Tag Archives: author

Always Sometimes Monsters Review

Always Sometimes Monsters is popping and bumping great music from the start and its soundtrack definitely fits the cruise mode storytelling techniques used by development house Vagabond Dog as players are thrust head first into the psychological thriller that is this game.

In terms of gameplay players can expect an Adventure with RPG elements such as item accumulation and finding the best use of quest items in a world full of people who all need something. Players will also get the chance to name some characters as they go, while others have pre-assigned names. Gameplay also involves making choices like, to kiss or not to kiss! And who knows what else… because at RGN we certainly don’t believe in spoilers – especially during Reviews. Let’s just say some choices have a way bigger impact on the the life of characters depicted in Always Sometimes Monsters, but are sometimes presented in a vague and mysterious way to keep things interesting. The consequences of actions may appear obvious-seeming like helping an old lady with her purse or not wasting your precious time to avoid being late for hot work opportunities, but can have widespread effects later down the road, giving personification to the old saying “you never know who’s who!”

The Fate system is a centerpiece as players are effecting their future by making their own choices. As Vagabond Dog says, Circumstance dictates the evaluation of risk and benefit which decides our choice – and Consequence takes care of the rest. Always Sometimes Monsters goes out of its way to tackle social issues gracefully such as characters being trans-gender or bisexual. Decisions between love as a focus in life or something else like a career may come into play, or otherwise separate paths one can take.

Graphically the game looks great for a retro-inspired art style. Animations that haven’t been done before such as 8 bit bong rips certainly add to the unique feel of the game and the overall planning of visuals in the game have been given a lot of attention. The lack of voice overs may prevent some full enjoyment from certain players, but long-time veterans of the role playing game genre should find themselves at home with this format of play despite the game being a text-based, reading-involved adventure. To be honest, reading is very good for you and can be fun in its own nerdy way – yeah I said it; deal with it. Besides, there aren’t any billionaires yet who don’t read every day – and you like money right?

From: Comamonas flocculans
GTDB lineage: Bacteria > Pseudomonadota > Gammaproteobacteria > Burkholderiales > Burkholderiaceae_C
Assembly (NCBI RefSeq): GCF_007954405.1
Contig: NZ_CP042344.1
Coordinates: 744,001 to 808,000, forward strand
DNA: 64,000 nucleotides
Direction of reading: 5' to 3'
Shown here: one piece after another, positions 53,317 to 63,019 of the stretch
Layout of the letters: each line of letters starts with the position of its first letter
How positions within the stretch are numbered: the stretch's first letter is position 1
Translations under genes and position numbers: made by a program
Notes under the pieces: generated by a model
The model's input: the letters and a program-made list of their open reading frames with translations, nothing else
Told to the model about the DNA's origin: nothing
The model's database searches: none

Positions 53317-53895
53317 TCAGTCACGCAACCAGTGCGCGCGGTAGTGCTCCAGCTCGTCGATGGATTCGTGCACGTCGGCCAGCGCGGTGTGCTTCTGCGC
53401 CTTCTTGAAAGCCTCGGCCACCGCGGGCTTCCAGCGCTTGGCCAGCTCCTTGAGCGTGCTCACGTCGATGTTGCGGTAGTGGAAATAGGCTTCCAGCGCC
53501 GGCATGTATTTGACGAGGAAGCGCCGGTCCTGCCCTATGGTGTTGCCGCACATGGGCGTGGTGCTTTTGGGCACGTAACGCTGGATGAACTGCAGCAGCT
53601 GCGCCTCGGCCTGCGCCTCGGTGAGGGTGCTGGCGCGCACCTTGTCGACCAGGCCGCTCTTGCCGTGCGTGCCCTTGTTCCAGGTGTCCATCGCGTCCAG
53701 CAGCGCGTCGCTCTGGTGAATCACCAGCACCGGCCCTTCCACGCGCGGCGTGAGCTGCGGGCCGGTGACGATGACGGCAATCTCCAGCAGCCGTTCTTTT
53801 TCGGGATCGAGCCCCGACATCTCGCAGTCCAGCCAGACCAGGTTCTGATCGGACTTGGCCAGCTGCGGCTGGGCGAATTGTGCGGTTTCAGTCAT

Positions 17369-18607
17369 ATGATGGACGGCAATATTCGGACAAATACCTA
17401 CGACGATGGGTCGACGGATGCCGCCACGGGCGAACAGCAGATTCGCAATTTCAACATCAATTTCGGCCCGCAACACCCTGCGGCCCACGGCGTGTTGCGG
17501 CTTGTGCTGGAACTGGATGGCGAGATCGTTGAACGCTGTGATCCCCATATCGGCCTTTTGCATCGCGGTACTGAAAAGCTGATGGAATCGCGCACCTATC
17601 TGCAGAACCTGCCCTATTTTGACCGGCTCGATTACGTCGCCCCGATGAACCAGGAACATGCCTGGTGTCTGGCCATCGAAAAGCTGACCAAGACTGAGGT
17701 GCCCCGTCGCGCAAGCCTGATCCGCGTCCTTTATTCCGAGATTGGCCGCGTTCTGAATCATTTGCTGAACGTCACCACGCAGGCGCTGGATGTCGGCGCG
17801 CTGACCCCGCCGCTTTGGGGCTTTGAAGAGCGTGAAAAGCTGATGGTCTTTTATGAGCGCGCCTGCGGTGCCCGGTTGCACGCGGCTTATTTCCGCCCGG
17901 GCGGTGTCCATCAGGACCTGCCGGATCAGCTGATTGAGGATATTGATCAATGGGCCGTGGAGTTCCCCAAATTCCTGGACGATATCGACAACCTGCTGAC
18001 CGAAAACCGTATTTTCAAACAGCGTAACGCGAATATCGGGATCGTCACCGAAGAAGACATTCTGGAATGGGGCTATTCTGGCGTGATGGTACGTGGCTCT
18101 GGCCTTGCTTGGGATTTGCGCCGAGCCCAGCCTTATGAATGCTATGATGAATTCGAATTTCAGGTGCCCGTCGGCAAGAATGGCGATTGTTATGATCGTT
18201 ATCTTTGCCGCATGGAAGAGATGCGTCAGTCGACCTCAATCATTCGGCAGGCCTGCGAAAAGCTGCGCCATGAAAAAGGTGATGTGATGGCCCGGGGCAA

Anyways, this game isn’t about that. Always Sometimes Monsters has a gripping presentation and a really enjoyable gameplay experience just waiting for players to sink their teeth into. During this game, I actually felt as if I were the characters I was taking control of. I really understood their story and was presented with an unpredictable world full of interactive environments, other people to interact with (NPCs), and more. These tools are made available for the player to simulate the life of this person throughout the given scenes that take place. It’s very exhilarating and different from anything I’ve ever played. The scenarios in ASM are unique and not your average canon to say the least.

Controls – Despite being standard industry practice, it’s a bit disappointing to see sub-par support for legacy gamepad controllers. Most of them are very old, but this is on the Windows PC platform of course, and simply forcing everyone into buying an Xbox 360 controller or using XB360 Controller Emulators isn’t a totally fair nor complete value offer when other drivers could have easily been included as with many other modern games being released on the Steam market. That being said, the title handles fine on PS4 controllers if the ControllerMAX Physical Adapter is used or for those tech-savvy, some sort of Controller Emulation. A Keyboard can also be used to play the game and both controls are equally responsive so there is nothing to complain about outside of the support issues aforementioned above.

Of course, to find such a small issue with the game is not very much of a disaster. Always Sometimes Monsters is an emotional piece of art that moves us and inspires us. Without taking heed to genre or rulesets of society or any other kind, Vagabond Dog has created something that is new, fun, and has meaning.

Final Verdict: